‘Mother Tongues’: A Review

By Mishal Bandukda

In honour of Black History Month, FLY* hosts poet and filmmaker Victoria Adukwei Bulley for a screening of ‘Mother Tongues’; a series of films capturing mother-daughter interactions as poets from the African diaspora have their words translated from English into their native languages by the women who raised them. It features Victoria herself, alongside Theresa Lola, Belinda Zhawi, Tania Nwachukwu – and their mothers. Their words are translated from English into Ga, Yoruba, Igbo and Shona, respectively.

Before showing the films, Victoria explains why the versions of the poems in the mother tongues appear first, before the English recitations, by drawing on her own experiences of language:

“The project was born out of a need to connect with my own language, Ga, spoken by people historically based around Accra, in Ghana. I’ve heard it spoken around me since birth, yet don’t understand it. My parents wanted us to be fluent in English as a priority, to make it easier for us to – well, the nicer term is ‘integrate’, but I think a more realistic term would be – assimilate.”

Victoria expresses her sadness at not understanding Ga and her longing to reconnect with a language which is at once so intimately connected and foreign to her. In each of the short films, the mother’s translation of the poem is presented before the daughter reads her work in English. We experience that same sense that Victoria has described to us, as we hear the now rising, now falling, intonations of a foreign tongue, experiencing language for its sounds rather than its meanings. As the mothers recite, the camera-focus moves from gesturing hands, to smiling lips, pausing over a dangling earring. It’s beautiful to experience.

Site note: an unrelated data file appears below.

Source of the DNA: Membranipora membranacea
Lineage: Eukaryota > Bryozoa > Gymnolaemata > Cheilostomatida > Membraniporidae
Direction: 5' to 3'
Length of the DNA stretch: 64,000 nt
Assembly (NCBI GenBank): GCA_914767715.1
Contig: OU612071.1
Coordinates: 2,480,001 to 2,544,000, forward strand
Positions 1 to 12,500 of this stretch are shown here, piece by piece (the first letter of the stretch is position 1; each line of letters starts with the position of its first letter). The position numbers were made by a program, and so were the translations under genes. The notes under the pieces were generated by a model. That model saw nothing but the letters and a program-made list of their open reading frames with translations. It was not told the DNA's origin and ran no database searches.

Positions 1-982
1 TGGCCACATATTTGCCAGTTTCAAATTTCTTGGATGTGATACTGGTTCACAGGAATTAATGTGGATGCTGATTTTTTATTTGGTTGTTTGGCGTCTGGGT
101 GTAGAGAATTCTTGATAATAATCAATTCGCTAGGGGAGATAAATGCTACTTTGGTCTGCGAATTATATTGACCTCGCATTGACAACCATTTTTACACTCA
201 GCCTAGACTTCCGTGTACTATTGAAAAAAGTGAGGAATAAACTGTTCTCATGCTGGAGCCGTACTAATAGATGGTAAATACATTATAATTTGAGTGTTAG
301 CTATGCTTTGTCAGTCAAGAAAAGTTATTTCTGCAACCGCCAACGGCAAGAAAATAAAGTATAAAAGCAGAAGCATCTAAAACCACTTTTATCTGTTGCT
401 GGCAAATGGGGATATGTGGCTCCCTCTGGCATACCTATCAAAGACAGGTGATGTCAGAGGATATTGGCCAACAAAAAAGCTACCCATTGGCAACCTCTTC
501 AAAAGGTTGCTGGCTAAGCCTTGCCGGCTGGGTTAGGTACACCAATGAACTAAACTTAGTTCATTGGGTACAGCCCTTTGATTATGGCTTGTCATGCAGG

After the screening, we talk about the translation process a bit more. The poems change through translation; English words and phrases do not always directly translate into Ga, Shona, Yoruba and Igbo – meaning that the mothers have to reinterpret the poems and find ways, in their own languages, of expressing their daughters’ ideas. This intimate process emphasises the depth of the maternal bond, made evident through the easy, candid conversations between the women on camera. The films do not, however, shy away from the moments of natural tension in mother-daughter relationships; the camera focuses in on the daughter looking down at her hands whilst her mother speaks, or shaking her head and smiling in embarrassment.

The translation process is something Arenike (FLY facilitator) picks up on in the question and answer session that follows the screening. Listening to Tania’s poem ‘Wine’ in Yoruba gives the sense of almost joyfulness, a complete departure from the dark, pain-imbued tones of the original. Arenike instances the ritualistic expression of joy in Nigerian cultures as not dissimilar from that of grief, that you almost “wouldn’t be able to tell if you were at a birthday party or a funeral”. A member of the audience says this is interesting in relation to their research on how language and culture influence how people talk about and experience trauma. Victoria is excited to hear about it and says: “Let me know what you find out!”

Victoria is clearly in love with language and how it works. It’s evident in the way she speaks about her fascination with the pure relationship between words and meanings in Ga:

“Everything is named according to what it is or what it is used for. In English, with the colour ‘orange’, you can see that it’s named after the colour of the fruit. That’s how language works in Ga. Words can be traced to their roots.”

Her fascination with language is not simply aesthetic, however, as Victoria explains that to her, multilingualism is a way for people to understand one another in a globalised world – without which, people withdraw into separate ‘pockets’ of language and culture, unable to see beyond their borders. Understanding a language means accessing a culture and gaining a wider world view than your own. It’s interesting that this relationship between language and culture seems to work both ways, as evidenced through Victoria’s ability to access a language, Ga, simply by means of being enveloped in Ghanaian culture.

‘Mother Tongues’ was a wonderful way to commemorate Black History Month. It has made me want to explore my own native languages in much more depth, to think about what it means to identify with sounds you cannot break down into their meanings, and how the way we speak dictates the ways in which we experience the world.


For more information about ‘Mother Tongues’, future screenings, and upcoming projects, please see Victoria’s website: https://victoriaadukwei.com/

*FLY is the network for self-identifying women and non-binary people of colour at the University of Cambridge. For more information please see the public Facebook page: https://www.facebook.com/FLYcambridge/ 

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